The cavalry looks British, but as you have pointed out, they shouldn't have been equipped with a cuirass at that time and it should have been worn under the coat (I have some doubts about this practice though). This would leave the Danish Livregiment Ryttere, which was present at Blenheim.
The French Dragoons are also most interesting: Yellow coats, red cuffs and a cap with a red bag + possibly fur lining? Who might they be? There weren't that many dragoon regiments so oufitted, which leaves La Lande (not present), Listenois (present, but had blue distinctions and were on the other side of the battlefield with the Elector of Bavaria), Lesparre (not present) and Mestre de Camp General (who had yellow uniforms - red cuffs, yellow bag and fur lining on the cap - but should have switched to a red uniform with blue distinctions well before the battle).
The big question always is, how accurate was the painter in depicting the troops? As you said he may have shown uniforms from a later period, this happens quite often. Unfortunately, these paintings are as close as we get to the true thing. Any written documents, orders, recollections tend to be as conclusive or inconclusive as the paintings. Perhaps Jan van Huchtenburgh may be the most reliable painter here as he actually did accompany Eugene on his campaigns.

Re: French Dragoons in Attack: masters

Great uniform and order-of-battle analysis there, Flambeau. Thank you!

Large-scale paintings of battles in the first half of the C18th were often allegorical and painted to a commission, so the depiction of Blenheim here needs to bear in mind the questions (a) who was Wootton trying to impress/please and (b) who paid him to carry out this work? Candidates would clearly include the Georgian Royal Household and leading noblemen, including the House of the Duke of Marlborough.

Whatever the case, I'm now working out which unit of yellow-coated French dragoons will feature in my French WoSS armies!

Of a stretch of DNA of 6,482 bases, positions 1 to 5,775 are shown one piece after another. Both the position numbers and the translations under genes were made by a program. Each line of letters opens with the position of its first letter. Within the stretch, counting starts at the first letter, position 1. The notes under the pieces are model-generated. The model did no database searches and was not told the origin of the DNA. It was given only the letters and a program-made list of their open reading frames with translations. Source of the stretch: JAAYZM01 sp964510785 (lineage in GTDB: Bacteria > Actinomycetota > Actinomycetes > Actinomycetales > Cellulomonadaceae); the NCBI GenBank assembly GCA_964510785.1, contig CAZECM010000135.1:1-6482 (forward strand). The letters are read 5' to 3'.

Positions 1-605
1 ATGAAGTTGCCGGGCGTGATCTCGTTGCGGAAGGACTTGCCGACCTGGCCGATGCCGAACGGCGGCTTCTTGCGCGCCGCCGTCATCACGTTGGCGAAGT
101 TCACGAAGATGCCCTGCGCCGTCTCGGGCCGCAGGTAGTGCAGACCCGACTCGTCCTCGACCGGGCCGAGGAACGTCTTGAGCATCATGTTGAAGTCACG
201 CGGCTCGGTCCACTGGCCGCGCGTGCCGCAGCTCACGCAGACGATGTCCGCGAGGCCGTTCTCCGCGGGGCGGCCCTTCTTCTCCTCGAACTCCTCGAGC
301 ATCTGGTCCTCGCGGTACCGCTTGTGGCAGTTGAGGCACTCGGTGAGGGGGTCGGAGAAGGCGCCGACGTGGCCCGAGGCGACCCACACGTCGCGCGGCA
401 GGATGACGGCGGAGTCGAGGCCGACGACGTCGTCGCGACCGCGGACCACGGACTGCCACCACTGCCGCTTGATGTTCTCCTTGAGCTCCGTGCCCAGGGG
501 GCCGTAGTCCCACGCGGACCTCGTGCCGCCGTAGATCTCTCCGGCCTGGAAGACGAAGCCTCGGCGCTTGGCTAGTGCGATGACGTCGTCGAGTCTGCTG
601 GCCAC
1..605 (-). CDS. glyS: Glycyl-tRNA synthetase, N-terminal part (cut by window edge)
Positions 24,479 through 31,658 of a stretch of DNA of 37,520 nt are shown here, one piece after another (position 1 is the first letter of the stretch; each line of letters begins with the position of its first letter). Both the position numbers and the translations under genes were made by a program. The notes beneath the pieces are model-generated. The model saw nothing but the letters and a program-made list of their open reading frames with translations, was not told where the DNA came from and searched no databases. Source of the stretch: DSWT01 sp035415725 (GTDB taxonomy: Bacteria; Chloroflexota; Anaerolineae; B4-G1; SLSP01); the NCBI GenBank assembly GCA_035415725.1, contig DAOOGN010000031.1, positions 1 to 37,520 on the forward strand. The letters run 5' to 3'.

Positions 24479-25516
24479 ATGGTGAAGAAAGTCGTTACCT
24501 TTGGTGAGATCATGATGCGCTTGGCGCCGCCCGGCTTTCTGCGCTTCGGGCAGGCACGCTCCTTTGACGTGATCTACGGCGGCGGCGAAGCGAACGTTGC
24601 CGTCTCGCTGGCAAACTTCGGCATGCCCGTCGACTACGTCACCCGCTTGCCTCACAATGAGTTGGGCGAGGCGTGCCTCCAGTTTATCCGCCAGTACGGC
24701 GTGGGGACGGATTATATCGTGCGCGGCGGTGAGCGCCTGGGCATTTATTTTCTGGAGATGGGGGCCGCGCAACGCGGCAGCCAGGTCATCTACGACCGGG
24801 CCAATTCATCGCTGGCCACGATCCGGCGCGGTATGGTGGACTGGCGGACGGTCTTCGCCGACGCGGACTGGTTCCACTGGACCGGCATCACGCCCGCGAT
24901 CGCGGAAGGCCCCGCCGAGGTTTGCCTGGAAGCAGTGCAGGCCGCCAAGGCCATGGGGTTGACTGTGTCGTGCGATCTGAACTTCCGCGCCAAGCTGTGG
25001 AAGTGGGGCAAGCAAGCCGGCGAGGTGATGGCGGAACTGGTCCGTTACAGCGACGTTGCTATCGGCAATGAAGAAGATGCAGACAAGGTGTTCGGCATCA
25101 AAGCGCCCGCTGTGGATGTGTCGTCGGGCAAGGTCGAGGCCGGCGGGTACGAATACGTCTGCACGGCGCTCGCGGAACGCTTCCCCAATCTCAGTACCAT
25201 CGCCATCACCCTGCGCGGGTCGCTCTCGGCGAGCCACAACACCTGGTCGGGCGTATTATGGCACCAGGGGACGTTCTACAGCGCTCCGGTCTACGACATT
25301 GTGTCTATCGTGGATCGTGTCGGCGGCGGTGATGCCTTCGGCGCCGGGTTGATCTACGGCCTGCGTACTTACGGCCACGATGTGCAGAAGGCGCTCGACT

Re: French Dragoons in Attack: masters

Thank you, Minuteman.
That is indeed the crucial question with regard to most paintings. We have to keep in mind that these were commercial products, executed to please the client. So there's always the danger of something fanciful being added to the painting. That said, they remain a valuable source of information.
As to yellow dragoons: Lesparre were present at Oudenaarde, Listenois at Blenheim and Malplaquet, and Mestre de Camp Général at all four of Marlborough's major battles (if we assume they retained their old uniforms). Some time ago I made a list of all regiments that participated in these battles from the available orders of battle to see which ones I might paint, comes in handy :slightly_smiling_face:.
Letrun's book on the French dragoons (Vol. 1, 1669-1749) is a good source of information and well worth buying.
For anyone interested in something else here's a link to the order of battle of Almanza
https://www.wfgamers.org.uk/general-wargames/battle-of-almanza.

Re: French Dragoons in Attack: masters

Thank you Flambeau. I have literally, in the last couple of days, taken delivery of the Letrun book on French dragoons, and it is a gold-mine of information.

All we need now are some sets of Strelets French dragoons to purchase and paint!